Recently, my friend showed me a video that explained the harm caused by coal bed methane extraction.
Methane, which serves as an excellent source for natural gas, is situated deep inside the earth(formed as a by-product when coal is formed), and we need to bore wells very deep inside the earth and relieve the trapped gas by extracting all the water above it. It’s trapped beneath the water’s pressure, and that is why the water is taken out, so that the methane could be offered a bit of liberty before being captured again by the humans. The remaining ground water that will be left deeper down will be easily contaminated by the heavily toxic chemicals that are used in this process. Some chemicals are even rumoured to be radioactive!
The water is wasted and discharged elsewhere, and life is threatened anywhere around these wells. Even if there was any, salty water of the coal beds would easily mix with the water present (not to mention the chemicals too) and the water would no more be fit for agriculture or domestic purposes. Not to mention the amount of sand needed to build these wells… they might eat up a significant amount of sand from at least a couple of beaches (or maybe more)! And hey, do you know how much water is even needed for all of this?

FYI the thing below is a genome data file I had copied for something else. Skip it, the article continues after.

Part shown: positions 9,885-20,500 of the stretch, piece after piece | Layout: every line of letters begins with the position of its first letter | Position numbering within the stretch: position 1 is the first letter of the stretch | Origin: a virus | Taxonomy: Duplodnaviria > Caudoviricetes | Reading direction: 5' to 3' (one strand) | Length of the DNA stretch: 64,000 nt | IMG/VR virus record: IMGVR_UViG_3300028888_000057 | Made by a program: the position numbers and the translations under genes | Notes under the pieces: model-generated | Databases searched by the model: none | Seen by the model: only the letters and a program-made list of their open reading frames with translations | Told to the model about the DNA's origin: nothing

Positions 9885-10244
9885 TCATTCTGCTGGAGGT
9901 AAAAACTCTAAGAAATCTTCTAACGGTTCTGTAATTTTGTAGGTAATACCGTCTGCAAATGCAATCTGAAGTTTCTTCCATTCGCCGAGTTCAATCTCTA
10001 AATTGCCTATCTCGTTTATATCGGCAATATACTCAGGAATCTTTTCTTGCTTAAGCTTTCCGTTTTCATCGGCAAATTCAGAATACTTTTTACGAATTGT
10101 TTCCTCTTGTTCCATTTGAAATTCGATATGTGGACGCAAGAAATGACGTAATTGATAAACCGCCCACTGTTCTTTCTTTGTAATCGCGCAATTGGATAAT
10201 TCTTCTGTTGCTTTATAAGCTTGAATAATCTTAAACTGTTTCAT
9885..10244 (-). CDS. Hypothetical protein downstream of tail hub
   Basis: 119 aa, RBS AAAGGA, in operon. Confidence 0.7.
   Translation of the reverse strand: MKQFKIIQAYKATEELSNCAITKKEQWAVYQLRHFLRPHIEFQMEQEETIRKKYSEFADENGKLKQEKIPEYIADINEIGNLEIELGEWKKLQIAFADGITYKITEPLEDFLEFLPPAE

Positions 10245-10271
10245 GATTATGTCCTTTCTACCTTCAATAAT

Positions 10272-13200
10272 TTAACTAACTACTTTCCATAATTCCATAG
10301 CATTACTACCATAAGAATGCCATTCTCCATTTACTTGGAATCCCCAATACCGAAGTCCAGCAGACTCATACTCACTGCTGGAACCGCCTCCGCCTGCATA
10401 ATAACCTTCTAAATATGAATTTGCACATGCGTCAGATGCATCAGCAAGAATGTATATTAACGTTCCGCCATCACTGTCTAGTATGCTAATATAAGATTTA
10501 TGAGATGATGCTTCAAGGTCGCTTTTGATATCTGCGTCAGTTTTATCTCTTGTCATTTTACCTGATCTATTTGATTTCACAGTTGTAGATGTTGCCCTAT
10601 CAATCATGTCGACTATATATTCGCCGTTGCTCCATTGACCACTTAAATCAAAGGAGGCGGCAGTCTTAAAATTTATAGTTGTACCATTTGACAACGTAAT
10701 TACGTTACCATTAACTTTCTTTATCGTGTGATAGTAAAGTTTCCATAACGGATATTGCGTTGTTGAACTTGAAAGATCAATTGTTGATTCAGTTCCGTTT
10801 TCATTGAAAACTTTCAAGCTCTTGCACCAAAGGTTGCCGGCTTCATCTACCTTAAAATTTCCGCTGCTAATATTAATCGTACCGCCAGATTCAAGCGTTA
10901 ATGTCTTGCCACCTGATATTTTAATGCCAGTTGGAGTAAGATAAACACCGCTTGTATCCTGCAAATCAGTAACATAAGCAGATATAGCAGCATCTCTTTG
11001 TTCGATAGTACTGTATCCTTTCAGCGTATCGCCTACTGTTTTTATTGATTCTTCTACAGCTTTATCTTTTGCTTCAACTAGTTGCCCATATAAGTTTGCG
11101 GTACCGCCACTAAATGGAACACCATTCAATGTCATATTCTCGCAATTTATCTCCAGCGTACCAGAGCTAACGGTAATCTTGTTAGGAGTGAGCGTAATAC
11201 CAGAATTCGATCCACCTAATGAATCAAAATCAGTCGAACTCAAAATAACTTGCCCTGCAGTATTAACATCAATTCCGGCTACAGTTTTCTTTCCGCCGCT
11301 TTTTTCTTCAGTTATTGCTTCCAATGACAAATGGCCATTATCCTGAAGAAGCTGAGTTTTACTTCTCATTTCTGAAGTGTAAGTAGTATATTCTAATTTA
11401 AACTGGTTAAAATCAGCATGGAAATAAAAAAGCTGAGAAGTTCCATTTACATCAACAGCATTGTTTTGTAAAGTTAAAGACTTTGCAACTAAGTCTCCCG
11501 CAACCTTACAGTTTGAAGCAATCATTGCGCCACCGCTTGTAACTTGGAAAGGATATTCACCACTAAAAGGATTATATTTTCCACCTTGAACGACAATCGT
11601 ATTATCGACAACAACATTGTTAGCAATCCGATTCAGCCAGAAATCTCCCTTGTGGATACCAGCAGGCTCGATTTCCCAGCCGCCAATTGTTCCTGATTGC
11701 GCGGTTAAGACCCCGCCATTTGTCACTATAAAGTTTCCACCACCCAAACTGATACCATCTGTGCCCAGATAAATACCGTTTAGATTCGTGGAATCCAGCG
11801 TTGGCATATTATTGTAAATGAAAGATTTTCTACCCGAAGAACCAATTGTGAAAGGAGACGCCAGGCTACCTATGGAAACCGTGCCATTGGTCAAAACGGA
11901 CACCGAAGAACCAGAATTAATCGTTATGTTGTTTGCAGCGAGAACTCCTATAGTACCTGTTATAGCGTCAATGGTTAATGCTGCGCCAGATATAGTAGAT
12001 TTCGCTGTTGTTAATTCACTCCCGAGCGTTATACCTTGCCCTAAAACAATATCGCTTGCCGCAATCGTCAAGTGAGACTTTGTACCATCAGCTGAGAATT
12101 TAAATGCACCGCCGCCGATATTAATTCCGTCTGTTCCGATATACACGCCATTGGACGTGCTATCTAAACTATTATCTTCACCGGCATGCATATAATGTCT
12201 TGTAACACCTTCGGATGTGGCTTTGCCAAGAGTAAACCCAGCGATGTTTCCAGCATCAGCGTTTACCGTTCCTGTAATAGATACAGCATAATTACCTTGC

Read this to know more. This site says that an average of 15 or so gallons of pure water per minute is wasted during extraction.
Horrifying, isn’t it?
A plan to extract methane from the district of Thanjavur, in Tamil Nadu was proposed by some company. Around 2,000 such wells had been planned to be built in and around Thanjavur, it seems. A case was filed against this and went on for long. Fortunately, though, everyone realized the effects caused by this, and the plan was then dropped – the company seems to have lost the case.
If the project had been approved, then Tamil Nadu could have gone to the brink of extinction, and a few states around it would have also suffered the repercussions. Methane is a very clean natural source for fuel, but this is no reason to destroy our environment. After all, nature’s a gift given to us. It has never been ours alone.